| | | | |

But Your Life Isn’t Actually Zero Waste?!

Can you advocate for zero waste, ethical, eco-friendly or minimalist lifestyle principles if your life doesn’t fully embody them? Don’t you have to practice what you preach?!

I often reflect on whether or not it’s fair for me to be a “mainstream minimalism” influencer. We don’t live an entirely zero waste lifestyle. I make purchases that aren’t ethical. I don’t always choose the perfectly eco-friendly option.

Am I fraud? In short, I believe the answer is no. I don’t believe that living a conscious lifestyle “doesn’t count” if you occasionally stray from the ground rules.

I choose moderation, and my family uses eco-friendly and minimalist principles as a baseline against which to make decisions about our life. I allow and appreciate that these value sets influence my life and the choices I make, but I don’t live by them to the letter of the “law” or let them fully dictate every move I make.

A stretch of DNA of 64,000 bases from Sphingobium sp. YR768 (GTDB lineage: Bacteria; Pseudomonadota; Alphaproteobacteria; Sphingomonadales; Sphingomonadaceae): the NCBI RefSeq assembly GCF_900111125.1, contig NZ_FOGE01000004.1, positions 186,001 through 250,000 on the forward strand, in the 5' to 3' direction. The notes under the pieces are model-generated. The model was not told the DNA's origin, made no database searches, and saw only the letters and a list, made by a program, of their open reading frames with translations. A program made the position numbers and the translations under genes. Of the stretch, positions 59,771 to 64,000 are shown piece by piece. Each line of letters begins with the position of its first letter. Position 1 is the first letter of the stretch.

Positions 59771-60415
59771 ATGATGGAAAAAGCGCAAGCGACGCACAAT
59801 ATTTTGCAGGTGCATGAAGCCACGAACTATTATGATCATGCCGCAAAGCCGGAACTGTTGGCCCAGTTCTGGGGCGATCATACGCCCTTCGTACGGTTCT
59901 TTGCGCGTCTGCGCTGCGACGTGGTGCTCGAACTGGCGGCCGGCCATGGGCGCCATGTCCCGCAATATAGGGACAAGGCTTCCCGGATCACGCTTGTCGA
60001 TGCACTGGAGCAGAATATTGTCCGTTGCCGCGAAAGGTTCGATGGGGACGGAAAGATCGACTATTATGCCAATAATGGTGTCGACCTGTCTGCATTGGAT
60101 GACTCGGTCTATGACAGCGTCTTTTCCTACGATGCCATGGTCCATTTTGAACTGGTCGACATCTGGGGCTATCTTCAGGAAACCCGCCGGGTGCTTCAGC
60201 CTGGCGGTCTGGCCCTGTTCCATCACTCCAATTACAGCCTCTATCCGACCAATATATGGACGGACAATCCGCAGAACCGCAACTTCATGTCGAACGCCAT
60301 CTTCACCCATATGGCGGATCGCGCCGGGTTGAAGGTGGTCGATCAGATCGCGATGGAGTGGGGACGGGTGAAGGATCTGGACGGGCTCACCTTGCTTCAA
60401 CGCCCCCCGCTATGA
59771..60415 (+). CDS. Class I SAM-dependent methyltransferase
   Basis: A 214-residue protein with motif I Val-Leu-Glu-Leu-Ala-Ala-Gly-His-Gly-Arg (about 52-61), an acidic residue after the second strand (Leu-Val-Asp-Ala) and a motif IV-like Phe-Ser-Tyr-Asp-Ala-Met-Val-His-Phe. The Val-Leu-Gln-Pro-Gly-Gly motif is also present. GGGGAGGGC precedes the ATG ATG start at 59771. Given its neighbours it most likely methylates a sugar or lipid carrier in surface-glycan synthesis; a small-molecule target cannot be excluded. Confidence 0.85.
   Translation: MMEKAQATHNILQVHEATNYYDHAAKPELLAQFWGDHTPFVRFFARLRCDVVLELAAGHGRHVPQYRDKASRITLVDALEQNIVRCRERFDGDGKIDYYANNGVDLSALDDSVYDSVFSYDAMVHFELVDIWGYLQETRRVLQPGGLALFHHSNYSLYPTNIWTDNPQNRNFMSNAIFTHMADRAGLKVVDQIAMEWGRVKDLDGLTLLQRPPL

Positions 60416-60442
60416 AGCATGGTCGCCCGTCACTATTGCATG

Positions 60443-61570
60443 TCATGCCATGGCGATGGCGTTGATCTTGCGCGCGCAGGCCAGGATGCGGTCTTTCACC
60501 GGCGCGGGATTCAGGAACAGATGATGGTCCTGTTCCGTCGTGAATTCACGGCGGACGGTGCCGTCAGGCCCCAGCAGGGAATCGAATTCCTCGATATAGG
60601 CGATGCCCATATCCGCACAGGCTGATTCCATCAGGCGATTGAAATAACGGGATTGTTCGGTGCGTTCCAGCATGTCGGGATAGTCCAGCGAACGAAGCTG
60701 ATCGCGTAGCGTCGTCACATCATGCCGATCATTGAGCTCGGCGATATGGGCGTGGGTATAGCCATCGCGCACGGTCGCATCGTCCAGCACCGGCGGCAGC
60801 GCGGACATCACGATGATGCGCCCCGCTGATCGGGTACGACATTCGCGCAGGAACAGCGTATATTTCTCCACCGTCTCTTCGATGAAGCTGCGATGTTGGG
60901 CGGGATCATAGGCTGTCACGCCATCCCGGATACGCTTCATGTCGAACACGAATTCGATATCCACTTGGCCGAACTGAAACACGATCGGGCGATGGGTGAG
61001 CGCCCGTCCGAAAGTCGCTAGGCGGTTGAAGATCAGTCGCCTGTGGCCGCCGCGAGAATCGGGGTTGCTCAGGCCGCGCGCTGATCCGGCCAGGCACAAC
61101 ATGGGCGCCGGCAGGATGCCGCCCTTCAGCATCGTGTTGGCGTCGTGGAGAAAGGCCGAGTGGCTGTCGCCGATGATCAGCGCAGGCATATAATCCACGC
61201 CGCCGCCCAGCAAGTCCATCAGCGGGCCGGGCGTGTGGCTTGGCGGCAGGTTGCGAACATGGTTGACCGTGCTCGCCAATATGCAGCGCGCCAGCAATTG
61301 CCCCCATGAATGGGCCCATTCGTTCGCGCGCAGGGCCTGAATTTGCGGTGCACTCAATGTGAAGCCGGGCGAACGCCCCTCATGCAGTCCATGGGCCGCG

I respect the “all in” minimalists who travel the world with nothing but a backpack, but I have kids and a husband and a career and we can’t (nor do we want) to forego everything in our current lives for a life of counting possessions, measuring trash by volume of mason jars, or hopping from temporary bed to temporary bed. Those lives are inspiring, but to quote Amy Poehler in her book Yes, Please, “Good for them! Not for us.” I also think there is value in making moderate changes, not just drastic ones. Living thoughtfully and intentionally isn’t an “all or nothing” proposition.

My Current Life Brings Me Joy